The Top List of Rental Property Expenses
List of Rental Property Expenses
Owning and investing in rental property is an excellent retirement or additional income strategy. There are important financial considerations that should be understood before acquiring a rental property. Commercial properties, as well as residential buildings, have expenses associated with each phase of ownership – acquisition, operation, and sale. It’s important to identify expenses before purchasing a rental property to better understand the costs involved with owning rental property.
To begin with, buying a rental property involves a variety of considerations and expenditures before taking title to the property. Costs can occur even before the property has been located. Many online real estate investment consulting sites, property listing sites, and other services are offered for a wide range of prices. Some of the websites offer free information in exchange for an email address or telephone number. Other online resources provide buying services like title searches and home inspections. In each case, a cost is usually involved in receiving the desired information. It’s a good idea to put together a budget that can be followed so that expenses don’t get out of hand. Listed below are areas which may require spending money:
- Internet resources
- Inspection services
- Title and Deed research
- Environmental reports
- Plat maps and building plans
Other Expenses Before Buying
Buying rental property doesn’t always take place in the same city or region the buyer lives in. That means traveling to the location of the rental property to conduct a site analysis of the property under consideration. The costs of travel must be calculated into the budget. Plane flights, hotel rooms, meals, local transportation, and other expenses will be incurred before the purchase of the property is completed. A home inspection service can be retained instead of travel, but this too has costs associated that must be budgeted. Even driving around town looking for properties costs time and money, so it’s important to account for the fuel and other expenses involved in the research phase of acquiring a property.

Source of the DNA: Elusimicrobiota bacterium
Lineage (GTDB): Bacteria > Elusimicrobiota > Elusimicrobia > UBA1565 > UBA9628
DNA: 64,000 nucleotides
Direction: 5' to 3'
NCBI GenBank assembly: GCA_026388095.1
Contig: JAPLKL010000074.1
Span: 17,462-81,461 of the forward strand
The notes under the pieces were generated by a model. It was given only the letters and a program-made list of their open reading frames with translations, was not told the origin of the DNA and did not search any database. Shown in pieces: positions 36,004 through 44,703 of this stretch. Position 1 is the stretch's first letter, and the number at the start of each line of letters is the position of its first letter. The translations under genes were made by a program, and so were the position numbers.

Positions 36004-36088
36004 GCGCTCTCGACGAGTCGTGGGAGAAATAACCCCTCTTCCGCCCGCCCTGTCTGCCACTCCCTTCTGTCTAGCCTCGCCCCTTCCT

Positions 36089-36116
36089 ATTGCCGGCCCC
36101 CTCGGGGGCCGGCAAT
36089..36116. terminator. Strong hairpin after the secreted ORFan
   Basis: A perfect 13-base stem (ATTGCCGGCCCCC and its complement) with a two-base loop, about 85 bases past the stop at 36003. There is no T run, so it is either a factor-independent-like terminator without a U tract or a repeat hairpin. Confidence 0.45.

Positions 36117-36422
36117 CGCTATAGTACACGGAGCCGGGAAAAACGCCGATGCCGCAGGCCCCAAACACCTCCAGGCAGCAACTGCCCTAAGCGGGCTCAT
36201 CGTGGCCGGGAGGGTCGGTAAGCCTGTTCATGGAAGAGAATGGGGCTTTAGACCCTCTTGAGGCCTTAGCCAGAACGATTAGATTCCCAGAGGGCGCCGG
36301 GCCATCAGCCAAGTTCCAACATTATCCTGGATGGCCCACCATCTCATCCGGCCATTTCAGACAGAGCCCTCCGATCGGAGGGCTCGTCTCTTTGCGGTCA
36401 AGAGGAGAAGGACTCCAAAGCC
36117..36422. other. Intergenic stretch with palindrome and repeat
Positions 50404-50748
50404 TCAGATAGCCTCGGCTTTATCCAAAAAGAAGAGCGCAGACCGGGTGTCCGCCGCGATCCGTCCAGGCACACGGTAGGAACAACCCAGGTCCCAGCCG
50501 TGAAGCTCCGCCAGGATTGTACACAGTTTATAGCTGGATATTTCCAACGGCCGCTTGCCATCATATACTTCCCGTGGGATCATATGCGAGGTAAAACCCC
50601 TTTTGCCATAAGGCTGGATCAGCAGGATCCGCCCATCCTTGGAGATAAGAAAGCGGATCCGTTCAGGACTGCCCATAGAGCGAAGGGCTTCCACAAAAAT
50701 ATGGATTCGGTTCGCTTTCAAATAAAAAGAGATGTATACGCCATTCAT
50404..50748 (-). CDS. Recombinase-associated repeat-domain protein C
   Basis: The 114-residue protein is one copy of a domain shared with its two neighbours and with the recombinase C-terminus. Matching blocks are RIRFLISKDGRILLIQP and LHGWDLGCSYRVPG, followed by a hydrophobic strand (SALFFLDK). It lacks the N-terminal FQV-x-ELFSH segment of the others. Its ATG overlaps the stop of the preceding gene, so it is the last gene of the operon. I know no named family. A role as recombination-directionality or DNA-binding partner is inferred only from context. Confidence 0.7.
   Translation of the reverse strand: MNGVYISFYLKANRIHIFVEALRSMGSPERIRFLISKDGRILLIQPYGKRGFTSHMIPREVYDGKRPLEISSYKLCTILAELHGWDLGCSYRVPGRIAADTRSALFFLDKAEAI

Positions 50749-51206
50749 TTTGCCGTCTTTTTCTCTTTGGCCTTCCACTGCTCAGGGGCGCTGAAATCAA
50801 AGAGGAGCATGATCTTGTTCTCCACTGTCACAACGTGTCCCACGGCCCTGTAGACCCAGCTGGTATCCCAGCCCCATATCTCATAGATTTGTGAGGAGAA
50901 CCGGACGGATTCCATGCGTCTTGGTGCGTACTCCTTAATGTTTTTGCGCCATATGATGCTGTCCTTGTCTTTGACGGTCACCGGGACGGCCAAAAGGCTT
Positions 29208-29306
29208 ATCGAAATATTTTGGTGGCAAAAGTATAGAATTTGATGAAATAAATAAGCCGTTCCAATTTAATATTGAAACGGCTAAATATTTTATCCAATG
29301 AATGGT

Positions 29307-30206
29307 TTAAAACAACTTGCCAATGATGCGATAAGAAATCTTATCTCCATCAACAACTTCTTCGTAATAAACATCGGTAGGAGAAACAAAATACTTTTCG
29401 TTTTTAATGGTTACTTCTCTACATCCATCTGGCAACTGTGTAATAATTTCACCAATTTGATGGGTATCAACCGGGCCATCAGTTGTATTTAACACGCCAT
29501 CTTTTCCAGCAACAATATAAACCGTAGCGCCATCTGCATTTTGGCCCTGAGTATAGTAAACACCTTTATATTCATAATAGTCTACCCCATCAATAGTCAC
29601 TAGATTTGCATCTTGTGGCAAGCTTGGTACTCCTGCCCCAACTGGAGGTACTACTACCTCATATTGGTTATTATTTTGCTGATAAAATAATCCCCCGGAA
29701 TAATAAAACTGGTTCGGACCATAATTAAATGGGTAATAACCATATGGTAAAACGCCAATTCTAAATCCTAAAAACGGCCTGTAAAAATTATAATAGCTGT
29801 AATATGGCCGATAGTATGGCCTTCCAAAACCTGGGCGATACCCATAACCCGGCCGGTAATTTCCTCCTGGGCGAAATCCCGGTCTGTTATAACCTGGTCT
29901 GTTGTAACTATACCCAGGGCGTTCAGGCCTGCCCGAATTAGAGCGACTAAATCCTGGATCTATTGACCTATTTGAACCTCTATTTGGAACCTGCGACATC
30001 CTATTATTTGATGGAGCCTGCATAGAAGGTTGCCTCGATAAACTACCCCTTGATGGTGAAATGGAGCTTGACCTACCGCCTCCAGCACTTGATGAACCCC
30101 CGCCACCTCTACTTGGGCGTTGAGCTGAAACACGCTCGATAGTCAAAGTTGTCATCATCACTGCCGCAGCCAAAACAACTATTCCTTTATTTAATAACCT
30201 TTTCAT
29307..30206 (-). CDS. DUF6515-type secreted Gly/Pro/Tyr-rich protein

Rental Property Acquisition Costs
Once the right property has been located the price has to be agreed to before a purchase agreement can be drawn up. In some cases, this phase requires legal counsel, engineering information, and other technically important processes to make the deal. These expenses may be shared between the parties or they may be the exclusive expense of the buyer. In any case, it’s a good idea to allow sufficient funds to cover these costs upfront. All of these expenses are tax-deductible as the cost of doing business so it’s vital to keep records of the costs for tax purposes – even if the purchase doesn’t go through. Smart rental property buyers anticipate and negotiate real estate agency fees, title fees, and other expenses to keep their costs as low as possible.
The Costs of Financing Rental Property Ownership
Once the property has had the financing arranged and has been purchased, the list of expenses can increase dramatically. The property may need to be improved, upgraded, or completely remodeled. Some mortgages and loans allow for this cost to be included in the amount financed for the long term. Construction loans for a new property can be rolled-over into the final mortgage saving the owner a lot of cash while extending the time frame for repaying the costs. However, subsequent work done on the property will most likely be at the owner’s expense. Allocating funds from rental proceeds is essential to retaining a reserve of cash that can be used to pay for the additional expenses. Rental properties are considered commercial business enterprises and the financing is more restrictive than for owning a personal residence. Down payments on loans or mortgages are generally in the 20% range for commercial property mortgages as opposed to private residential mortgages than can require as little as 5% down payment.
Rental Property Expense Checklist
Commercial property comes with a multitude of items that require payment at various times and for a variety of reasons. The list is broken into two sections. The first section deals with the main expenses of rental property ownership. Listed below are some of those important items to consider:
- Mortgage payment
- Maintenance costs
- Property Management fees
- Accounting and Administrative costs
- Property taxes
- Vacancy rates
These expenses would be considered routine expenses that should be accounted for on a month-by-month cost basis. In other words, the taxes may only be paid once a year but their costs should be factored into each month’s expenses. Even when a property owner isn’t employing an accounting or bookkeeping service or paying for property management fees, the owner still has to spend time performing these tasks themselves. The value of that time shouldn’t be zero but should reflect an accurate value for the owner’s time.